Horticulture is “on the boom,” says Freshco director John Mangan.
So says Hayden Higgins, Rabobank horticulture senior analyst.
He was commenting on results of Rabobank’s early September confidence survey of 59 horticulturalists (see sidebar for details).
The results saw only minor shifts, some up and some down, in results pertaining to their own businesses.
But 30% of horticultural players surveyed expected the wider agricultural economy to worsen in the next 12 months, which was up from 17% in June. Among reasons for expecting this worsening, 68% cited Government policies.
Higgins says there is positivity across horticulture, underpinned by increasing demand for products. Export receipts were up about $600 million in the year to June 2019 with the total export value of fruit, nuts and vegetables at $3.9 billion.
Kiwifruit, apples and other key products have had export growth for a long time. But at micro ‘NZ Inc’ level concern is rising about Government intervention, regulation and policies that may impact horticulturalists.
Concern in Rabobank’s surveys about Government policies spiked at the time of last election. Before that, from 2009 concern was virtually non-existent -- never more than 25%, Higgins says.
It peaked at 100% in September 2017, started dropping after the election but is now back to 68% in this survey.
This latest survey was run in early September before the water consultation process was announced.
“So it is possible concern over Government policies could worsen in our December survey. We will need to see the results but that could be the case.”
But it is not all bad news from the horticulture sector.
Positivity is reflecting through into some of the on farm costs, with the expectation of those lowering. Positive news on labour may have helped, such as improved RSE scheme caps, Higgins says. But horticulture will still complete with some other agri and non agri sectors for labour, he says.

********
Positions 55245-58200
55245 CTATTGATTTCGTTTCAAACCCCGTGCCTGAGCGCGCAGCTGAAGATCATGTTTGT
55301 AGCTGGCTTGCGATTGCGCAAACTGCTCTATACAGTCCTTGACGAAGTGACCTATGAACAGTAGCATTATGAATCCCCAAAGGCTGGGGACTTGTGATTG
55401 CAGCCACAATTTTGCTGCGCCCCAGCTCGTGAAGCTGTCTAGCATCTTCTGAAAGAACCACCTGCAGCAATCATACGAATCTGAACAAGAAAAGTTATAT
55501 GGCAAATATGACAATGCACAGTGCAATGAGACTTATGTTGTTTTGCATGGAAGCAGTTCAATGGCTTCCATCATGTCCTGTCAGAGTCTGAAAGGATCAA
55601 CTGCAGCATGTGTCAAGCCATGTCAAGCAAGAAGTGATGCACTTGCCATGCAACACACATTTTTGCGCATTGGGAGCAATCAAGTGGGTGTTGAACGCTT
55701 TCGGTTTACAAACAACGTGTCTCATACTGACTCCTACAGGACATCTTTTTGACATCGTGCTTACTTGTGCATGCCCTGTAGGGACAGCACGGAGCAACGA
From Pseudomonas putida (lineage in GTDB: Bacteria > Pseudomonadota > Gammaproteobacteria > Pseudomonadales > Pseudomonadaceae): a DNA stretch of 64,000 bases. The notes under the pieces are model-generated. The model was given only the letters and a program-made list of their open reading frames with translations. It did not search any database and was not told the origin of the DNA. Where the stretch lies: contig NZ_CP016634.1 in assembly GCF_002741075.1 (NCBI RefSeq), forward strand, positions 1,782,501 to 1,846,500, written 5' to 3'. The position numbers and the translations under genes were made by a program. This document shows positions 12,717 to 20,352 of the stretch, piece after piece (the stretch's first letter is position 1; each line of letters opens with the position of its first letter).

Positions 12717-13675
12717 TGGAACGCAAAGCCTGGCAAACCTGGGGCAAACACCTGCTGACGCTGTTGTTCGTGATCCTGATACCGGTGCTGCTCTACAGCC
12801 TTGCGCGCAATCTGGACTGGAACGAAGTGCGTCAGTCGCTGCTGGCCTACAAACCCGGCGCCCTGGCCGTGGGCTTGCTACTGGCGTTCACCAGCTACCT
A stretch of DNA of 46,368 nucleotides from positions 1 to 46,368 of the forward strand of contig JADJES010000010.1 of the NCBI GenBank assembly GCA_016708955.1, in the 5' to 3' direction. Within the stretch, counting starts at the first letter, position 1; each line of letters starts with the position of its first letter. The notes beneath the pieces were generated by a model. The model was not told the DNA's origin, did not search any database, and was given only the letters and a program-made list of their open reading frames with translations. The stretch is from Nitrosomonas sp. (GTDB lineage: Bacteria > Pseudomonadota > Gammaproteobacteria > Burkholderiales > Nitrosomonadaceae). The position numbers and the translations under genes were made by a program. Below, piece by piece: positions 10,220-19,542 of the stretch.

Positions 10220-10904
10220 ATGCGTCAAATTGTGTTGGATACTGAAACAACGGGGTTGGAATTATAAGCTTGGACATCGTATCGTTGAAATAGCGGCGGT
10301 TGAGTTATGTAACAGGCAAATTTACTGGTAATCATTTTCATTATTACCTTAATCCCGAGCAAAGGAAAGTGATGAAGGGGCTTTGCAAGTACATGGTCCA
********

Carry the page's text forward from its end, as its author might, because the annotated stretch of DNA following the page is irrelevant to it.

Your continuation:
The survey results also show continued strong desire by growers to invest in their own businesses -- in capital or productive assets.
“Twenty seven percent expect to increase their investment in the next 12 months and around 69% expect it to stay at the same level as the previous 12 months. So close to the 100% still have strong investment intentions in their business.”
About 83% of all respondents see their business as viable or highly viable in the current environment and for the next 12 months.
“Much of that is underpinned by strong export prices received in the market. They are seeing strong demand for their product which is encouraging them to continue to invest in their business.”
Businesses’ viability has seen a rising trend since September 2018, Higgins says. That relates to continued growth in export values following back to orchard gate return. Some sectors may be a bit more challenged if they rely on the domestic market.
“But certainly the overall theme is a strong response to viability and investment.
“Tempering that is likely some expectation from growers that export markets might tighten up a bit in the next 12 months. This is relative to what we are seeing globally with some geopolitical issues and the ongoing trade war between US and China.”
Overall Higgins says positive sentiment prevails across the horticulture sector, notwithstanding lack of clarity about what regulatory changes may bring over the next 12 months.
Confidence is still good possibly because growers feel good returns will help them address problems.
“But still we need to see the impact of what those regulatory changes might be, particularly for water over the next survey in December as growers get a better feel for what they might look like.”
A ‘watching note’ of caution that influences outside New Zealand could impact horticultural returns in the short-medium term is being sounded by Rabobank senior horticulture analyst Hayden Higgins.
Any downside risk in the Chinese economy has potential to flow into disposal incomes, he says.
China including Hong Kong accounted for about 20% of our fresh fruit, nut and vegetable exports last year. Export receipts to those destinations grew by $147 million in the year to June 2019.
“We have a lot of eggs in one basket.”
Adding in Taiwan brings us up to 27% of our exports. And the wider Southeast Asian region is also heavily dependent on China for GDT and trade.
“Any downside can have an impact on disposable incomes. So we are yet to see how that plays out and we are expecting to see a slowdown in economic growth occurring across some of those key trading markets.
“But we are still seeing import growth and consumption growth in those markets so it is very hard to crystal ball gaze when that might flow into reduced spending in middle classes in developing economies on some of those fresh fruit and product groups.”
But China is not the only region with challenges.
“You are seeing an ongoing shambles occurring in the UK with the Brexit process and a lot of uncertainty there.
“Also there is a potential economic slowdown in the US which is another big trading partner for New Zealand.
“It is not just China and Asia it is also Europe, UK and potentially North America.”